The weather-related adjective meaning stormy or tempestuous is inclement. It is the appropriate word in the phrase inclement weather, which means stormy weather. The word is often misspelled inclimate (which would also be pronounced a little differently), but this illogical form is not yet common enough to have received the recognition of dictionaries (at least the dozen or so we checked), and it is not found in edited writing.
The prefix in- is one of several prefixes we attach to adjectives to make their opposites. For example, decent becomes indecent, articulate becomes inarticulate, and credible becomes incredible. But climate is not an adjective and doesn’t have an opposite, so inclimate would have no logical meaning.
The opposite of inclement is the much rarer clement, meaning mild or gentle, which comes from a Latin word with the same meaning. Considered etymologically, then, inclement could mean not mild or not gentle. Incidentally, clement is also the root of clemency, meaning mildness or leniency.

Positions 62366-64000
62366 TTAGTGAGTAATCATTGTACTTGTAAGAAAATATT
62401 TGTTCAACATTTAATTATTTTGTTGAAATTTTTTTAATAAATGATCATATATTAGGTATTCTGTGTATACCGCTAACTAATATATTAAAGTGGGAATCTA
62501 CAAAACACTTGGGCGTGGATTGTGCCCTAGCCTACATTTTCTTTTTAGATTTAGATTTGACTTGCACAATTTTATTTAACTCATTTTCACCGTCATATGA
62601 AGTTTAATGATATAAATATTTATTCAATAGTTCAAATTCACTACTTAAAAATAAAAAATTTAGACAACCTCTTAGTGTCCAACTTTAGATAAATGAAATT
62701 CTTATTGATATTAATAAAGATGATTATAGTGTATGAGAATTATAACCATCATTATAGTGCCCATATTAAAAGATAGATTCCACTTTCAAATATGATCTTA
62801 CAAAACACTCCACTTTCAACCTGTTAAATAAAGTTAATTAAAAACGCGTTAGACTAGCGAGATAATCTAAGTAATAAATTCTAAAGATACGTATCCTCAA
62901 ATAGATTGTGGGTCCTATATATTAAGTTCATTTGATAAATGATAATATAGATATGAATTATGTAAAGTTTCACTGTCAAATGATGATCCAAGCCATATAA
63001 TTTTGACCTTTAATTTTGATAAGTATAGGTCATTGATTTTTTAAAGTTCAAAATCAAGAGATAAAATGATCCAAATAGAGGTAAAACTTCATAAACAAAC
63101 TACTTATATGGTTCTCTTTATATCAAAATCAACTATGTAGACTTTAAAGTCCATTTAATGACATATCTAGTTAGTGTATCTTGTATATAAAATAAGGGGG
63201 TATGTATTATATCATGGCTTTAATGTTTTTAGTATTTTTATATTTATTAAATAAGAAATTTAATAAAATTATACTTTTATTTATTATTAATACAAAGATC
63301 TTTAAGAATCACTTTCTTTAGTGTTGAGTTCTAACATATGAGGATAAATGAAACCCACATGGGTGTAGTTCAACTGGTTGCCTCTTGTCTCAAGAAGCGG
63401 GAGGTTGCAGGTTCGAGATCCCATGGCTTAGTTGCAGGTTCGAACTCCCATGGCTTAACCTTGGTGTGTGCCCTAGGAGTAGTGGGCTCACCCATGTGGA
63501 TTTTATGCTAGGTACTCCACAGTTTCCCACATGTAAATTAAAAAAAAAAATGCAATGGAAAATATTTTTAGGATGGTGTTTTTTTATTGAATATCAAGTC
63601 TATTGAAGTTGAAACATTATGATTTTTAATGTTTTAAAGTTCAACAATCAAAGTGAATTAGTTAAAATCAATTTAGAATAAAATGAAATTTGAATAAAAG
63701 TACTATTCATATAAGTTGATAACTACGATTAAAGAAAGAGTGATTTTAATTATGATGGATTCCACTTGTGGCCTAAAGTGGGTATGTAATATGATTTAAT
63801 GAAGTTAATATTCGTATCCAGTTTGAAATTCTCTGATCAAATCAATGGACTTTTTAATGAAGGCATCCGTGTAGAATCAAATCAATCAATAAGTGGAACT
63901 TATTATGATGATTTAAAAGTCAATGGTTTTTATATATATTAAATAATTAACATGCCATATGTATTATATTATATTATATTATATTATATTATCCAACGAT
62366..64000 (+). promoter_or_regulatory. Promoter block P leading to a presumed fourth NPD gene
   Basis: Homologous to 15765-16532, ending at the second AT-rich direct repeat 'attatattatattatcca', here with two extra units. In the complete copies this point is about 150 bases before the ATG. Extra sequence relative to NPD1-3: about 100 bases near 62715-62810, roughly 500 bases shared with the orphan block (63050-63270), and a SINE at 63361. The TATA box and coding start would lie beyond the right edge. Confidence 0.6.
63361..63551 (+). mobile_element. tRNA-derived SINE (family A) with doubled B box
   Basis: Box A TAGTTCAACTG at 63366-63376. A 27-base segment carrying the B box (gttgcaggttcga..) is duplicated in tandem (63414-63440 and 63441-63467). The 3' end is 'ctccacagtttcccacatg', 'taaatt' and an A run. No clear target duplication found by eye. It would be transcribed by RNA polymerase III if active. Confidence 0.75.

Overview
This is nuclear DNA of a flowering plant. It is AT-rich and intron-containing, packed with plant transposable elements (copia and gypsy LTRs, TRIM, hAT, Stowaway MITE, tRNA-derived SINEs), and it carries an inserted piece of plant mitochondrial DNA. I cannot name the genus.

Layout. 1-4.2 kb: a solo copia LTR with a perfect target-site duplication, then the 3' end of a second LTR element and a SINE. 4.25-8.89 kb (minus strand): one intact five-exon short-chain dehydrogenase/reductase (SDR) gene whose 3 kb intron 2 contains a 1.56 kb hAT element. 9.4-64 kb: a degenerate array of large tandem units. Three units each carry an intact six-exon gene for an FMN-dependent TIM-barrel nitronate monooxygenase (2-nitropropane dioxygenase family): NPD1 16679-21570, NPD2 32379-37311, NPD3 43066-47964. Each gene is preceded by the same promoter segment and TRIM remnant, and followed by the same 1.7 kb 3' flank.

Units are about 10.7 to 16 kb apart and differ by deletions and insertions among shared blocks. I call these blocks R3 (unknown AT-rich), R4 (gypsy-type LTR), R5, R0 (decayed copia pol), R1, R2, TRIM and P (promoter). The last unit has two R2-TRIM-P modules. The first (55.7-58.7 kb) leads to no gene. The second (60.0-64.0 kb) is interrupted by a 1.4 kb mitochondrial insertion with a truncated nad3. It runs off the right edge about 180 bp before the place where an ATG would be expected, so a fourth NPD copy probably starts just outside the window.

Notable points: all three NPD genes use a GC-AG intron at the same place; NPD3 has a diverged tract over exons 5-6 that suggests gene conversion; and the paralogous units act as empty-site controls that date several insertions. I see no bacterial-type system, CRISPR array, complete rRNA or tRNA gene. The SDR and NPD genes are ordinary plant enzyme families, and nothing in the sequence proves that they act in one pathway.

In these sentences, the questionable inclimate would bear replacement with the standard and long-established inclement:
With inclimate weather and Spring Break altering the schedules, many teams, including Tecumseh, had less than five days of practice. [Adrian Daily Telegram]
Wind and other inclimate weather conditions will also make the gym a better venue for the event. [Marion County Record]
[A]t times they received a bad wrap due to bizarrely inclimate weather and an unfortunate piece of judgment regarding a ticketing snafu that impacted a few hundred fans. [Forbes]
And these writers use inclement well:
She climbed Horseshoe Ridge in distinctly inclement conditions. [Telegraph]
We’ll be back to dreary rain in no time, so don’t pack away your inclement weather gear just yet. [Washington Post]
Anticipating inclement weather, GOP officials in Maine’s Washington County postponed their Saturday caucus for a week. [Wall Street Journal]